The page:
15 Key Facts and Statistics About Acid Rain

on August 22, 2017

Acid rain is any sort of precipitation that contains high levels of nitric and sulfuric acid. Human activities, like burning fossil fuels, are what create the bulk of acid rain. A small amount of acid rain stems from natural sources, like from the chemicals spewed out in a volcanic eruption.

The negative effects of acid rain can not be understated, as evidence points to it destroying the environment and contributing to a wide variety of human health hazards. The wind carries pollutions and emissions over vast distances, making acid rain a worldwide problem.

Key Facts About Acid Rain

There is a lot to unpack when it comes to acid rain and its effects. Below are 15 key facts and statistics that give a clearer picture about the issue.

Acid Rain Measured by pH 

Scientists and researchers use the pH scale to measure the acidity of rain. A neutral pH (neither acidic or alkaline) is 7, while normal rain usually has a pH of about 5.6. Acid rain generally has a pH between 4.2 and 4.4. According to the Environmental Protection Agency, Over 250 monitoring sites collect acid rain across the United States, Canada, and the US Virgin Islands.

Acid Rain Destroys the Environment

When the pH levels in rivers, streams, lakes, and soil are lowered due to acid rain, it takes a disastrous toll on the ecosystem. Many fish are not able to survive in an acidic environment, and plants begin to die because the acid dissolves nutrients in the soil. Plants can also soak up some of the toxins in the acid rain, making them unfit for human consumption.

It Takes a Toll On Infrastructure:

Acid corrodes stone and rock, which could be dangerous for the livability of a home or building if the foundation becomes corroded. Sculptures, statues, and paint exposed to the elements are also horribly damaged.

Acid Rain Became Well-Known in the 20th Century. Even though it was first identified back in the 19th century, acid rain became well-known by many during the 1980s. By this point, many understood the link between the prevalence acid rain and the proliferation of unchecked emissions from industry. According to the National Science Foundation, acid rain started in the USA in the 1950s thanks to pollutants from coal plants in the Midwest.

The Clean Air Act Aimed to Cut Down On Acid Rain

Through the 1970 Clean Air Act, United States Congress intended to regulate acid emission. They further strengthened the act in 1990. The legislation seemed to have an effect, as sulfate and nitrate rates in precipitation were cut by 40% by the new millennium, according to the National Science Foundation.

Still, Acid Rain is Hard to Get Rid of

Federal reports have suggested the Environmental Protection Agency, in particular, is having some trouble reducing the amount of acid rainfall. A 2013 report from the Government Accountability Office said at the time, 88% of the Great Lakes were impaired by acid rain, and that 21,000 miles of streams were tainted in the central Appalachian Mountains.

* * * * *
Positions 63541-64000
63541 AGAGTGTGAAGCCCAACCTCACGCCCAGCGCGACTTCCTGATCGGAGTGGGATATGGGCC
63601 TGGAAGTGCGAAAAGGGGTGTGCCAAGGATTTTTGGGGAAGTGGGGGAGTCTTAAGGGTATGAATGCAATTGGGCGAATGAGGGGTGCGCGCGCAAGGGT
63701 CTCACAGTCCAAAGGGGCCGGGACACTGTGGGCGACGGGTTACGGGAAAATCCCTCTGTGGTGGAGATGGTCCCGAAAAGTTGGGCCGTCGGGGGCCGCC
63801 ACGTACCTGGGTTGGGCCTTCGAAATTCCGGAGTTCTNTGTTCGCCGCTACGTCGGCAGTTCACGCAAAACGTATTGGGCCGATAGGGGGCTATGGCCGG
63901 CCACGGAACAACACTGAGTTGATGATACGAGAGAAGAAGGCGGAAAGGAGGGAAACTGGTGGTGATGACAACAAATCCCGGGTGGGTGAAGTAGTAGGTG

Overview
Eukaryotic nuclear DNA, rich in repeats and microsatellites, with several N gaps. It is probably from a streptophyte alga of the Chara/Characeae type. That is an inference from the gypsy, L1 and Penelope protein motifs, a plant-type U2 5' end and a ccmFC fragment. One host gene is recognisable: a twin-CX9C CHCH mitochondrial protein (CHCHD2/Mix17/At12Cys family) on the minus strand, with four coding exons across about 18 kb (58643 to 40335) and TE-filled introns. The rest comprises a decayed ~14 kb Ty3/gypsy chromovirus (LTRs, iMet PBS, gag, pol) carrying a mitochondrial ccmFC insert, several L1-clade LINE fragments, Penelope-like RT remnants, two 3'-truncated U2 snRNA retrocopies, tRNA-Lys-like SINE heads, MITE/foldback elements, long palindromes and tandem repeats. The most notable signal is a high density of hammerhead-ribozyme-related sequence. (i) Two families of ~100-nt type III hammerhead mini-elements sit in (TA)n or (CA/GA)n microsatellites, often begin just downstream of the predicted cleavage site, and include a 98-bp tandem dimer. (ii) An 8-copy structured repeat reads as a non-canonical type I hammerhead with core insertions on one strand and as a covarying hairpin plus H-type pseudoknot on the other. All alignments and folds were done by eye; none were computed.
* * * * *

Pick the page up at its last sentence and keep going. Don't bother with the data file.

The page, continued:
The Only Way to Fight it is to Cut Pollutants

The only real solution to combatting acid rain is by burning fewer fossil fuels and promoting alternative energy, which has had mixed success in recent years. Individuals can use less electricity and drive less to reduce emissions and converse energy as well.

Deaths Caused by Acid Rain

Acid rainfall can cause serious repertory problems and greatly impact human health. It has been estimated that around 550 premature deaths each year occur due to acid rain.

Acid Rain Takes Many Forms

In drier areas, people see acid gas or acid dust in lieu of rain, and even acid snow in colder parts of the world. The toxic acids in the atmosphere can mix with essentially any material, including hail or fog.

The Environment Can Sometimes Resist Acid Rain

In some parts of the world, where the pH of water in lakes or streams is more alkaline, acid rain has less of an effect. Some soils and rocks also contain high levels of calcium and magnesium, which can inhibit or even neutralize acid rain.  

It Takes a Toll on Forestation

Acid rain directly impacts the livelihoods of trees. It damages the protective layers on leaves and disrupts the photosynthesis process by inhibiting the plant’s ability to take in carbon dioxide. Experts have pointed to acid rain as the cause of forest death in many parts of the world.

Acid Rain Existed Back in 1850

Robert Angus Smith wrote about the relationship between acid rain and pollution back in the mid-19th century. He also first coined the phrase ‘acid rain’.

The Past vs. the Present

Today’s acid rain is primarily fueled by nitrogen emissions mixing with rain. The monitoring of nitrogen emissions has varied by country. Some see the debate about climate change as potentially inhibiting progress in keeping track of emissions.

Some Think the Acid Rain Problem Will Get Worse

With an ever-growing global population, more and more farmers will use nitrogen fertilizer to feed people, thus creating more nitric acid, according to Scientific American. Leaders are discussing the management of nitrogen emissions and monitoring requirements.

New Technology in Development to Combat Acid Rain

Technology is constantly being produced to detect the amounts of pollutants like sulfur dioxide. A camera created by the Universidad Carlos III de Madrid’s Laboratorio del Infarrojo could help this problem. It could work along side an alarm system to signal the leak of specific gases. Some technology has the ability to detect compounds in real time, even if the actual device is hundreds of meters away.